But that suggestion, he said, brings along another set of dilemmas. Vegetarianism is not scientifically proven to be healthier, he said, illustrating an unhealthy “monochromatic” vegetarian diet filled with processed and junk food. Organic food is often rife with sugar and empty calories, which he demonstrated with examples of organic junk food, including Coke and McDonald’s. He also showed traditional Masai, native Alaskan, Australian aborigine and Mexican Indian diets that did not follow popular perceptions of healthy eating but whose practitioners were in good shape until introduced to modern Western cuisine.
But Gardner, who has been a vegetarian for the past 25 years, sees a paradigm shift taking place. Books like Pollan’s are getting people thinking of food in terms of politics, social responsibility, economics, ethics and labor. Farmers’ markets are doubling in number, and community food activists are making accessibility to healthy, local choices a priority.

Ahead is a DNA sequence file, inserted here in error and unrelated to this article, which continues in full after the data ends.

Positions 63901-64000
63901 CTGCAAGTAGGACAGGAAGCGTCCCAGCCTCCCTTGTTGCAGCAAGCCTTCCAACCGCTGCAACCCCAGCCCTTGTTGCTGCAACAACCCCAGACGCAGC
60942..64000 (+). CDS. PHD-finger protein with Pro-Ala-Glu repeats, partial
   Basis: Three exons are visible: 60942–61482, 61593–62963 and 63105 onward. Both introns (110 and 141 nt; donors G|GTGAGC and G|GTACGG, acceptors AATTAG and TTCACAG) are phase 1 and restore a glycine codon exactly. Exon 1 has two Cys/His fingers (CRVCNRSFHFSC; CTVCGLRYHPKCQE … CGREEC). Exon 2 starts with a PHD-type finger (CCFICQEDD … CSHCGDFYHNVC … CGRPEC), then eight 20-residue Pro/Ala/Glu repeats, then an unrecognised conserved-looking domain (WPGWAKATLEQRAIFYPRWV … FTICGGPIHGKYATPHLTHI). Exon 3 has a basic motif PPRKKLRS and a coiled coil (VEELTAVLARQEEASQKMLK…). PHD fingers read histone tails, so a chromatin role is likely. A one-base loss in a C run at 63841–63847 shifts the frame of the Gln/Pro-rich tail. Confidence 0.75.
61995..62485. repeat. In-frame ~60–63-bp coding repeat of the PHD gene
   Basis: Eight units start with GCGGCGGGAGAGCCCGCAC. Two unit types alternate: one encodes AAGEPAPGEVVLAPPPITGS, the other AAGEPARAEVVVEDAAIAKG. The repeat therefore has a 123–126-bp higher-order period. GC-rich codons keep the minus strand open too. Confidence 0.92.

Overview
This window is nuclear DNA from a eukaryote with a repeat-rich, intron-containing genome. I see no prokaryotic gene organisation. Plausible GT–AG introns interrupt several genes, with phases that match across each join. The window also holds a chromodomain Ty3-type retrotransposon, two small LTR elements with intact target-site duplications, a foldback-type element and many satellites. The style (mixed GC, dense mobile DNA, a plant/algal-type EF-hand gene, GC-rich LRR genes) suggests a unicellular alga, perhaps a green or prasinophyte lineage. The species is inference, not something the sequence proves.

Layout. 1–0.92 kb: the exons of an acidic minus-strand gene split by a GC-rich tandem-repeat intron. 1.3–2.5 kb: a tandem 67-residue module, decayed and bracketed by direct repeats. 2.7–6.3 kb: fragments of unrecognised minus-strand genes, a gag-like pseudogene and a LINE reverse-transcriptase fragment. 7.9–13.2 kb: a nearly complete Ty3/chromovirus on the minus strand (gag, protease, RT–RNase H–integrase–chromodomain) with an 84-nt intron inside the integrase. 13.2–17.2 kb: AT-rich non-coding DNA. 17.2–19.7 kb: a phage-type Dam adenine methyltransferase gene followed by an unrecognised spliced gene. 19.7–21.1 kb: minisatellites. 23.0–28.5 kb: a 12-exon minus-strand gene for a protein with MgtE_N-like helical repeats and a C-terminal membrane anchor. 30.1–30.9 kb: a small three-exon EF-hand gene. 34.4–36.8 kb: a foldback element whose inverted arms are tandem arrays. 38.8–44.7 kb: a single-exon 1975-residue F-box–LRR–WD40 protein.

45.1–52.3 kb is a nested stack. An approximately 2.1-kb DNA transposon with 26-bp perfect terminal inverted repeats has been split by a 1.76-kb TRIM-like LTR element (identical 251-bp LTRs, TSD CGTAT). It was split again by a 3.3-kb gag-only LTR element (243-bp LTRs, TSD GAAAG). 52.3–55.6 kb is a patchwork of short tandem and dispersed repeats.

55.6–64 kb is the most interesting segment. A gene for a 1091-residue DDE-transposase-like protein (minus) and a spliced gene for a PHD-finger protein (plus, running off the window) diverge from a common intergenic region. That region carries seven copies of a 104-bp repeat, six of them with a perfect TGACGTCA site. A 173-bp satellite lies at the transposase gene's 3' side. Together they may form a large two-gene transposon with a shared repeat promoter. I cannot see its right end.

“Food is no longer just about health,” he said. “The many different perspectives about our food is changing social norms. Interestingly, whether you take an economic, ethical, political, or global climate approach to food choices, they all point to the advantages of eating more vegetables.”
Many people are promoting sustainability—food production methods that are healthy and socially responsible, do not harm the environment, are humane to animals and support local farming communities. The solution to the omnivore’s dilemma, Gardner suggested, is to become a “locavore,” which means trying to eat locally grown and produced food, whenever possible. He holds to an 80 percent healthy, locally acquired diet, with 20 percent “to have a little fun.”